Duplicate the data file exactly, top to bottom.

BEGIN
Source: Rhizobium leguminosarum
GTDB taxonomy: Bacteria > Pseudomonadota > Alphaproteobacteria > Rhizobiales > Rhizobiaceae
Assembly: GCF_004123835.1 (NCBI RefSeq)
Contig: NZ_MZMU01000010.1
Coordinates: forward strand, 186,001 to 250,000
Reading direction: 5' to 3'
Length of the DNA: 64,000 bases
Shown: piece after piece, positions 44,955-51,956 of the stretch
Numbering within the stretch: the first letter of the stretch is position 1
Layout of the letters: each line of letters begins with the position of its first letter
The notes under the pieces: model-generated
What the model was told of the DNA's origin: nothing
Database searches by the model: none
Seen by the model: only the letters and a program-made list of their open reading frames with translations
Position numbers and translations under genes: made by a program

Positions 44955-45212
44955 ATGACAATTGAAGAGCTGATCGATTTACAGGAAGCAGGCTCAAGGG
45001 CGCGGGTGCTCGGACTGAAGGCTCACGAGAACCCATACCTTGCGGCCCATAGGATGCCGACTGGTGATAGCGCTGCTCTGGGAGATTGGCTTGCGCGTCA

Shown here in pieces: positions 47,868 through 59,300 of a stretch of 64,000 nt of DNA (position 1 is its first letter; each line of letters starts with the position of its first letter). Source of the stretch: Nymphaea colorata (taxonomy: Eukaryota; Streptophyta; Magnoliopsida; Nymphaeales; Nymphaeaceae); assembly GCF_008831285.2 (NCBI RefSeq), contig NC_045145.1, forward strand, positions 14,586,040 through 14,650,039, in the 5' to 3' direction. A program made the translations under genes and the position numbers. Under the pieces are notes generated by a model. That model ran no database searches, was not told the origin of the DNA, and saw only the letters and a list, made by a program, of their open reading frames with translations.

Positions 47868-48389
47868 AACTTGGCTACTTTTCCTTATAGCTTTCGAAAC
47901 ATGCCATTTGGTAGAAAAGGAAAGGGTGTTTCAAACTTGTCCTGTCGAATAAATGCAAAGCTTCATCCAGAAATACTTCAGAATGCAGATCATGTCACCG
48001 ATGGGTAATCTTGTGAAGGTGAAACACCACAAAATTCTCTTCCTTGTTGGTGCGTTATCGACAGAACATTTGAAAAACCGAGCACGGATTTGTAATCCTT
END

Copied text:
Source: Rhizobium leguminosarum
GTDB taxonomy: Bacteria > Pseudomonadota > Alphaproteobacteria > Rhizobiales > Rhizobiaceae
Assembly: GCF_004123835.1 (NCBI RefSeq)
Contig: NZ_MZMU01000010.1
Coordinates: forward strand, 186,001 to 250,000
Reading direction: 5' to 3'
Length of the DNA: 64,000 bases
Shown: piece after piece, positions 44,955-51,956 of the stretch
Numbering within the stretch: the first letter of the stretch is position 1
Layout of the letters: each line of letters begins with the position of its first letter
The notes under the pieces: model-generated
What the model was told of the DNA's origin: nothing
Database searches by the model: none
Seen by the model: only the letters and a program-made list of their open reading frames with translations
Position numbers and translations under genes: made by a program

Positions 44955-45212
44955 ATGACAATTGAAGAGCTGATCGATTTACAGGAAGCAGGCTCAAGGG
45001 CGCGGGTGCTCGGACTGAAGGCTCACGAGAACCCATACCTTGCGGCCCATAGGATGCCGACTGGTGATAGCGCTGCTCTGGGAGATTGGCTTGCGCGTCA

Shown here in pieces: positions 47,868 through 59,300 of a stretch of 64,000 nt of DNA (position 1 is its first letter; each line of letters starts with the position of its first letter). Source of the stretch: Nymphaea colorata (taxonomy: Eukaryota; Streptophyta; Magnoliopsida; Nymphaeales; Nymphaeaceae); assembly GCF_008831285.2 (NCBI RefSeq), contig NC_045145.1, forward strand, positions 14,586,040 through 14,650,039, in the 5' to 3' direction. A program made the translations under genes and the position numbers. Under the pieces are notes generated by a model. That model ran no database searches, was not told the origin of the DNA, and saw only the letters and a list, made by a program, of their open reading frames with translations.

Positions 47868-48389
47868 AACTTGGCTACTTTTCCTTATAGCTTTCGAAAC
47901 ATGCCATTTGGTAGAAAAGGAAAGGGTGTTTCAAACTTGTCCTGTCGAATAAATGCAAAGCTTCATCCAGAAATACTTCAGAATGCAGATCATGTCACCG
48001 ATGGGTAATCTTGTGAAGGTGAAACACCACAAAATTCTCTTCCTTGTTGGTGCGTTATCGACAGAACATTTGAAAAACCGAGCACGGATTTGTAATCCTT